• Carefully select your service education leaders. These individuals should be carefully selected for their understanding, attitude and orientation to new action. This role calls for patience, clarity of thinking, commitment to uplifting service and boundless generosity in the encouragement of others. This unique role is course leader, educator, facilitator, coach, encourager, problem solver, consultant and provocateur all in one.
  • Focus on long-term results. Short-term thinking is another common reason why so many customer service training programs don’t produce substantial or sustainable results. Your goal is more than short-term improvements in a few problem service areas. You want to build an organization with an internal capability to solve problems today and create great successes in the future.
  • Engage everyone. Remember, uplifting service means creating a culture shift at your organization, and that means everyone has to be on board. Service education will not take root unless everyone at your company has dedicated themselves to this change. And everyone means everyone. Your board of directors, C-level executives, managers, supervisors, warehouse staff, janitorial staff, new hires – everyone must be involved and dedicated to this ongoing learning adventure. The ultimate goal is to create a culture that earns and retains many loyal customers while building pride and problem-solving passion in every service provider. When team members are confident that everyone is committed to this cause, they will work enthusiastically to deliver uplifting service.
  • Don’t expect instant change. Becoming skillful in service does not happen all at once, just as mastering math or learning a new language cannot be accomplished in a single session. Service education must be frequent, repeatedly reviewed and renewed for everyone on a continuous and uplifting basis.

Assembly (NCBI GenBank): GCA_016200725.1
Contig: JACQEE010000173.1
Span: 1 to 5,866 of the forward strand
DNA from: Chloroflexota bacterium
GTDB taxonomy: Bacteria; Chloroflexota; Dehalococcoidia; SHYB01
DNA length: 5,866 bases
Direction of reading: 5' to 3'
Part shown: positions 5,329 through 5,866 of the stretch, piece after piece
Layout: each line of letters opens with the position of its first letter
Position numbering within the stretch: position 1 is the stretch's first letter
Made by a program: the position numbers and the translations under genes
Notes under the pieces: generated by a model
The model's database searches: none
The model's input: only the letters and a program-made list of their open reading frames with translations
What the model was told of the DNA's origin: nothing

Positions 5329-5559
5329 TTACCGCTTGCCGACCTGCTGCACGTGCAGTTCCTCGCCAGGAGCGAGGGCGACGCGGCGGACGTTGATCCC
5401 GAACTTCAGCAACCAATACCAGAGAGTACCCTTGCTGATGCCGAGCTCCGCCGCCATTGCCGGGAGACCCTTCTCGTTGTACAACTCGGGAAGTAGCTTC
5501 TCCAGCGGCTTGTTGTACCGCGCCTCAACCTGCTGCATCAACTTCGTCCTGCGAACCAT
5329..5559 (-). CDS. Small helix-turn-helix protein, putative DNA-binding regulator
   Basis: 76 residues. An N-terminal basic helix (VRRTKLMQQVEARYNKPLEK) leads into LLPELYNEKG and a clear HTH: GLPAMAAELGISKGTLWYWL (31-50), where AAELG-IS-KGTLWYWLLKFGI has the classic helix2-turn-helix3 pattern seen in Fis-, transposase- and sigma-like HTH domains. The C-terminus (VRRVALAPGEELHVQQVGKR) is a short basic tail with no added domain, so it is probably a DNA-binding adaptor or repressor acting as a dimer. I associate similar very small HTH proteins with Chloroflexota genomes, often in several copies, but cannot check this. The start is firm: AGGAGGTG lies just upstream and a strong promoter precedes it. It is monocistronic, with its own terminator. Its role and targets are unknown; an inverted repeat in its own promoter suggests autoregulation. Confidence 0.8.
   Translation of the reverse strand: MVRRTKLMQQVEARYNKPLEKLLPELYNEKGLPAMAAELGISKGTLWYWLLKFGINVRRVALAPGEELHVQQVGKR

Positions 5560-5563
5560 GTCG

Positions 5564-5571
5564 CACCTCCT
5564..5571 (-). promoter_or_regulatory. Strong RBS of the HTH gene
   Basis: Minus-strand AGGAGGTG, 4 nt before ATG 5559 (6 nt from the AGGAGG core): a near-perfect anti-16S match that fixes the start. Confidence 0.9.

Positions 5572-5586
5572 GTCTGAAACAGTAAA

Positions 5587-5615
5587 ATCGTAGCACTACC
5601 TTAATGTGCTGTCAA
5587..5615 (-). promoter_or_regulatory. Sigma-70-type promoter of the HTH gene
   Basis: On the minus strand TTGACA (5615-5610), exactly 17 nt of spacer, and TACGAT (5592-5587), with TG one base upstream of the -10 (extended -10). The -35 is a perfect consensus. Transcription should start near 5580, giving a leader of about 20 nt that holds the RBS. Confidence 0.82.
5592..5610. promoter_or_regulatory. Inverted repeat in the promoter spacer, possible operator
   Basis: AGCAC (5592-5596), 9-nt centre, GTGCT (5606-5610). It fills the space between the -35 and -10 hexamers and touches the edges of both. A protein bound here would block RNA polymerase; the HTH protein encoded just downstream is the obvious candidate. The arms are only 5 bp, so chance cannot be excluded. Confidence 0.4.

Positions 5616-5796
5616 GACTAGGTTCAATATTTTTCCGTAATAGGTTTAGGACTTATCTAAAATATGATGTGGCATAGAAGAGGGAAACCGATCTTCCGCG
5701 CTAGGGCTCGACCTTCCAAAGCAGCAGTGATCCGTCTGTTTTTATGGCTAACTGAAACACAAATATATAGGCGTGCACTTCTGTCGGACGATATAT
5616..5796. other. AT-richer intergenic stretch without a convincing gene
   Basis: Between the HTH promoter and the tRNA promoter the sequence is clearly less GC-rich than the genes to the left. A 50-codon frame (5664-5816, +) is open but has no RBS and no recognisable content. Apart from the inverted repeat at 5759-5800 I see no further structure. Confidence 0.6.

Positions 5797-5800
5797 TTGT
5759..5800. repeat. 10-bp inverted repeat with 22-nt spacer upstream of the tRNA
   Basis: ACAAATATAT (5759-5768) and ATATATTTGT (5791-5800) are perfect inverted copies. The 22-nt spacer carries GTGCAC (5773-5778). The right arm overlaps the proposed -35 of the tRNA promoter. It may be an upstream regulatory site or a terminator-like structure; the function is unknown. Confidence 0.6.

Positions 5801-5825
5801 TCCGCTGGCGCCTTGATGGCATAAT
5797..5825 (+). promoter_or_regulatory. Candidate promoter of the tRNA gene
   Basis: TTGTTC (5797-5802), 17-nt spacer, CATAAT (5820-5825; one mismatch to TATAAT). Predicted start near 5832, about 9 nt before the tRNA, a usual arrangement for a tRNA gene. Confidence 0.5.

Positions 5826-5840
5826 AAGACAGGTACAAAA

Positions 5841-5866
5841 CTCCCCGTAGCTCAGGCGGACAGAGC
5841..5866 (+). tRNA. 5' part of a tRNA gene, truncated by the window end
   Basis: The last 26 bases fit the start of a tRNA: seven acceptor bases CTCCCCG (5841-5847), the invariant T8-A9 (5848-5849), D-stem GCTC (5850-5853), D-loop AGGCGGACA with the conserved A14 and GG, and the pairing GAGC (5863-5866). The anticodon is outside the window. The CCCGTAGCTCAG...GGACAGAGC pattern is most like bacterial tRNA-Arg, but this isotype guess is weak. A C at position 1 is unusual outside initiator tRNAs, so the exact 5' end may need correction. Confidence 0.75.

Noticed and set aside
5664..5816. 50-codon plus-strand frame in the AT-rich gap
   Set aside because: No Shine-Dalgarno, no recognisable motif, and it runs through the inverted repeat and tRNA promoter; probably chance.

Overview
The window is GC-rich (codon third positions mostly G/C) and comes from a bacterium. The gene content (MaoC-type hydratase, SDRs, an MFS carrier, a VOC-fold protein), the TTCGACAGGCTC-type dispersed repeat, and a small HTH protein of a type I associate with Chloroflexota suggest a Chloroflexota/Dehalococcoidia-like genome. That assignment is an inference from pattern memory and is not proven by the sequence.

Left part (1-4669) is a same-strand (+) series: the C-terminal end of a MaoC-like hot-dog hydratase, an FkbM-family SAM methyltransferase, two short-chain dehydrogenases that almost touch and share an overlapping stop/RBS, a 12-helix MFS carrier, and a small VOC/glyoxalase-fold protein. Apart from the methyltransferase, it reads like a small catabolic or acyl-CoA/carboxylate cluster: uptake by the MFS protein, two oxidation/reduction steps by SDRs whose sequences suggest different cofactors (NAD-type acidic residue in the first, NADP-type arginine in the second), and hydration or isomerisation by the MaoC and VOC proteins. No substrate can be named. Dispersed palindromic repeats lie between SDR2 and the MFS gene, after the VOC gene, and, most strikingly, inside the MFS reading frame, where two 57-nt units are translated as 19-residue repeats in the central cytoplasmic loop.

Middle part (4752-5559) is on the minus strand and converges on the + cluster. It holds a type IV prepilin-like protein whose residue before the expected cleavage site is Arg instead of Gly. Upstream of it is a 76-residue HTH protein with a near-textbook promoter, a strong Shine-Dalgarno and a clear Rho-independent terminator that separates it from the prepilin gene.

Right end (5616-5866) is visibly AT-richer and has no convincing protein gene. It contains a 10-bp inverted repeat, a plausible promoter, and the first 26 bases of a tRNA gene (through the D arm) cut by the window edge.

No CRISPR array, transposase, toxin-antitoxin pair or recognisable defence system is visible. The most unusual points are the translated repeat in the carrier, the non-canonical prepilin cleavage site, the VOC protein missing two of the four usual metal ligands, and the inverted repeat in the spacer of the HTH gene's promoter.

New learning happens when principles are put into action. New insights are discovered, new skills are developed, and new understanding and competencies are secured. Just reading a book won’t uplift your service performance or build your service culture. It takes new action to uplift your service and delight the people around you.

Be sure to incorporate all aspects of your service culture into your service education. Real-time data, current customer comments, compliments, complaints and competitive information can all play vital roles. Keep fresh information flowing into your service education process. Keep new ideas for action flowing out. Keep the energy for improvement moving and growing in all directions.

Ron Kaufman is the author of “Uplifting Service: The Proven Path to Delighting Your Customers, Colleagues, and Everyone Else You Meet” (Evolve Publishing, 2012, www.UpliftingService.com). He is an educator and motivator for uplifting customer service and building service cultures in many of the world’s largest and most respected organizations, including Singapore Airlines, Nokia Siemens Networks, Citibank, Microsoft and Xerox. He is the founder of UP! Your Service, a global service education and management consultancy firm with offices in the United States and Singapore. He is also a columnist at Bloomberg Businessweek and the author of 14 other books on service, business and inspiration.